The Quarterly of the Texas State Historical Association, Volume 14, July 1910 - April, 1911 Page: 84
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Texas Historical Association Quarterly.
fessor, and he remained at the head of this School until his death,
having been promoted to a full professorship in 1897.
The duties of his position as teacher and head of the School
were varied and arduous, but nevertheless he made time for broad
reading and extensive personal research. "Most of his attention was
given to the History of Texas and of the Southwest, and in this
field he was a most successful pioneer. Among the partial results of
his labors, are the following valuable books: A Civil Government
of Texas (1898), Texas (1903), Westward Extension (1906).
For some six years prior to his death, he was busily engaged in
editing for the Manuscripts Commission of the American Histori-
cal Association, of which he was an honored member, The Diplo-
matic Correspondence of the Republic of Texas. Volume I of this
appeared in 1909, and the proof sheets of the second and conclud-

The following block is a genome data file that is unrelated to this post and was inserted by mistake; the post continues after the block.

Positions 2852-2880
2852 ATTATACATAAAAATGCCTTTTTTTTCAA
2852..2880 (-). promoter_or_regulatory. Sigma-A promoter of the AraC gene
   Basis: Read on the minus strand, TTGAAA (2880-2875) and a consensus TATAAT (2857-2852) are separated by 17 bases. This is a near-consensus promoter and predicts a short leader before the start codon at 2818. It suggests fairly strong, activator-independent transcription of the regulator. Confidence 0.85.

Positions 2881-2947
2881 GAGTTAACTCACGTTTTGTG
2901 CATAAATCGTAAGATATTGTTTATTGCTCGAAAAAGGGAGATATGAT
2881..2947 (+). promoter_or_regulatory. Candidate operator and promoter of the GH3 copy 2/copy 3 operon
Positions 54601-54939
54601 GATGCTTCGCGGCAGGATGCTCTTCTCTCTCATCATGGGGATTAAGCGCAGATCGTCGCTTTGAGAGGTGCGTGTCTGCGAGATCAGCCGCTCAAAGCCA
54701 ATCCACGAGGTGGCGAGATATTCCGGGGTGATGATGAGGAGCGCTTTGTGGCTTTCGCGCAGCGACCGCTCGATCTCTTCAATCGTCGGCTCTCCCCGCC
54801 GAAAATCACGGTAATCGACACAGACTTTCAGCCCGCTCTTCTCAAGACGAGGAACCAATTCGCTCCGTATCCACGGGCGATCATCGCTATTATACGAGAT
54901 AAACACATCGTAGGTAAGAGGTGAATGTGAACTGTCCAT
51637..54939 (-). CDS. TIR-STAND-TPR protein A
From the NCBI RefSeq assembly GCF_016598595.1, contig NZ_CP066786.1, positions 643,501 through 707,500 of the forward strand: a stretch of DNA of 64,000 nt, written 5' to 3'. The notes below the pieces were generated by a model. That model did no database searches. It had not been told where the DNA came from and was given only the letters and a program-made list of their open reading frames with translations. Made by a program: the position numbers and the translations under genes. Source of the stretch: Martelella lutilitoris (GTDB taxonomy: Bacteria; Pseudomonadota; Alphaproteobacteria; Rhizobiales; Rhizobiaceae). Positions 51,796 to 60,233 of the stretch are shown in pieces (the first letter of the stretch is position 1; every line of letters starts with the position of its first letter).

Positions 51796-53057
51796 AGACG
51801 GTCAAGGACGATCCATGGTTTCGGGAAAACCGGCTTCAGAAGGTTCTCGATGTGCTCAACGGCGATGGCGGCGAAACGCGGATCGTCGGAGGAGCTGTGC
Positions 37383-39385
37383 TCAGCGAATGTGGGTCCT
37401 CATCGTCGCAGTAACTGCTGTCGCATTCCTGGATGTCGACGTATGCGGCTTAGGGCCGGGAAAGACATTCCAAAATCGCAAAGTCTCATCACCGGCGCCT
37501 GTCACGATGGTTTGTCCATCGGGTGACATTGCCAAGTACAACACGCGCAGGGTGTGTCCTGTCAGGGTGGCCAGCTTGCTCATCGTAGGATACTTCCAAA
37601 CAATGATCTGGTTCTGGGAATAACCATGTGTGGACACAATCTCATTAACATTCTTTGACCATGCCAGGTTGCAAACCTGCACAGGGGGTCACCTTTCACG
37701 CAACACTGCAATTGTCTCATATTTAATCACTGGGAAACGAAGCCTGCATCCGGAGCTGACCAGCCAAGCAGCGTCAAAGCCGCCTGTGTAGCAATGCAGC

ing volume were on Dr. Garrison's desk when he died.
In 1897 Dr. Garrison, in connection with Mr. L. G. Bugbee,
formerly his pupil, and at that time his assistant in the School of
History, founded this Association, one of the chief objects of which
is to gather and perpetuate material concerning the history of
Texas. As a means of accomplishing this THE QUARTERLY was
begun with Dr. Garrison as its editor. The nature and extent
of his labors in connection with the Association and THE QUAR-
TERLY are abundantly proved by the records of the Association
and the grateful memory of all its members. It is not too much
to say that Dr. Garrison was the originator and inspiration and
virtually the life of both. It will be difficult, indeed, to fill his
place in our midst.
The research and literary work outlined above he carried on
concurrently with his valuable services in the State University.
He was not physically strong and his body was often wearied, but
his spirit was tireless and his will indomitable. Upon these firm
foundations his reputation as historian and teacher safely rest.
This memorial of our friend would not be complete without
some expression of our estimate of his character. His strongest
quality, the one that dominated his whole being, was absolute and
unchanging honesty. He was honest in desire, honest in thought,
honest in word, honest in action. One of his chief concerns was
that no one should be injured by him in any way. His honesty,
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Texas State Historical Association. The Quarterly of the Texas State Historical Association, Volume 14, July 1910 - April, 1911, periodical, 1911; Austin, Texas. (texashistory.unt.edu/ark:/67531/metapth101054/m1/92/: accessed December 18, 2017), University of North Texas Libraries, The Portal to Texas History, texashistory.unt.edu; crediting Texas State Historical Association.